I purchased a 1988 testarossa 2 years ago... a black one (the only color for the car in my opinion) with tan interior. I have had minimal problems with it... it has 20,000 miles..its been 5 years since belt changes and the customary major service... runs better now than when I bought it... although the major service costs 7-9000 (replace water pump belts clutch adjust and tune) it's a real gem to drive (especially early Sunday mornings).Truly the last real artful styling from Ferrari (most new ones look like toy race cars that belong on a track)...the elegance of the TR is timeless... oh yeah and it performs too. Feb 10 2006.
Recently purchased a 1988, paid for the major engine out tune up, and have now driven the car for about 300 miles, putting its total miles at around 18,000. Having owned Porsche, Vettes, and Vipers previously, going "RETRO" struck me as a step backwards in performance. I was buying the car for the "art" I have been very pleasantly surprised at how well this 18 year old car performs. Supercar performance, with luxury, and style. Very pleased to have a 12 cylinder, stick shift, mid engined Ferrari. Each drive feels "special".
"Although the 360 is a refined machine I feel it will follow the same path as the other Ferraris in its class, the 308, 328. 348 and the 355"...What??? Are you really familiar with these cars? If you were you would know that the 308/328 uses the traditional Ferrari tube framing while the 348/355 were a complete departure from that. Also, the 308/328s are more reliable even then your Testarossa and are rising in value while your Testarossa plummets. Don't believe me? Look at what they are selling for, not being advertised at. Don't get me wrong, I LIKE the Testarossa; just not your comments about Ferraris.
Very well, then --- once more: the 308/328/348/355/360/430/458 ALL, to a one, occupy the same position in the Ferrari range. Every one of them. Each is an "entry-level" (such as they can be) two-seater with a mid-mounted V8 engine. Some are evolutionary developments (e.g. 308 to 328), others revolutionary. But, and here's the crucial bit; they are *all* effectively replacements for the Dino 246GT. And as such, 308s tend to be cross-shopped against 355s, 348s against 328s, and so forth.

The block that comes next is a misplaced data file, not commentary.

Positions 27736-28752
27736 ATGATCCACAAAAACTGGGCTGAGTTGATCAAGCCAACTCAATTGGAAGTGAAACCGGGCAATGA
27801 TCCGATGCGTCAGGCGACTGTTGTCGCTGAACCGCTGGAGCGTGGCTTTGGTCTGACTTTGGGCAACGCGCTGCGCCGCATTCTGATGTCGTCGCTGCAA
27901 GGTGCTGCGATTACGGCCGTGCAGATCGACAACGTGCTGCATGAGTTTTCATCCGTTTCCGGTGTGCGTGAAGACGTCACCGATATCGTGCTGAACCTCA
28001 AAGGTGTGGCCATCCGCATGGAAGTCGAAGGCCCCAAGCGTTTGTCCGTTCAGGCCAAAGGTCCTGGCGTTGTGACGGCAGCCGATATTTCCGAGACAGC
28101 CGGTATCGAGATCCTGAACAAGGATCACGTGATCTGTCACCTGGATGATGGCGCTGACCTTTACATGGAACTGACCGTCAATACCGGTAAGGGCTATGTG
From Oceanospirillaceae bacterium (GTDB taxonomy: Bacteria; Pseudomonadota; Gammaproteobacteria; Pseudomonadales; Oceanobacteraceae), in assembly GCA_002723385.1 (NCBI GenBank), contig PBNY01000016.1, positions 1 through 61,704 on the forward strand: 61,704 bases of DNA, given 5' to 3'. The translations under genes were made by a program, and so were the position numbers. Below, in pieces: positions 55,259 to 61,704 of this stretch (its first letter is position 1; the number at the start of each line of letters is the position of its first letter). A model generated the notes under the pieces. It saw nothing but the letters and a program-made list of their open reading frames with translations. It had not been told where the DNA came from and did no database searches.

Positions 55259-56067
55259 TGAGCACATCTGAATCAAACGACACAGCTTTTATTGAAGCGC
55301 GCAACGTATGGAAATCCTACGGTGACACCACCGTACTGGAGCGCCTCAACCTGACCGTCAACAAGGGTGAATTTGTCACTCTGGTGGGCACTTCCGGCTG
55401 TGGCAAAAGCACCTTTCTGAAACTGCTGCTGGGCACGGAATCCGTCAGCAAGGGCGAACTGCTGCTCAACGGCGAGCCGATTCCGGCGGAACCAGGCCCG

Oh, and while the Testarossa has bottomed out now, remember too (though I suspect you might just be decades too young...) that Berlinetta Boxer prices were in the basement for years before beginning to sharply rise within the last five or six years, particularly in Europe. And neither version (365 or 512) of the BB was even a fraction as popular an aspirational bedroom-wall-poster icon as the Testarossa was. The Testarossa looks faintly ridiculous now, but its time will come.
Similarly, the 308 is climbing very, very slowly, and even then only because of the early carb and fiberglass cars. You can still find ass-dragging early injection cars for under $30,000 all damned day long... just as you could in the late 1990s. And 328s haven't even bottomed out yet --- that $50,000 328 GTS from six or seven years ago can be had for comfortably under $40K now (most live in the $30-35K range).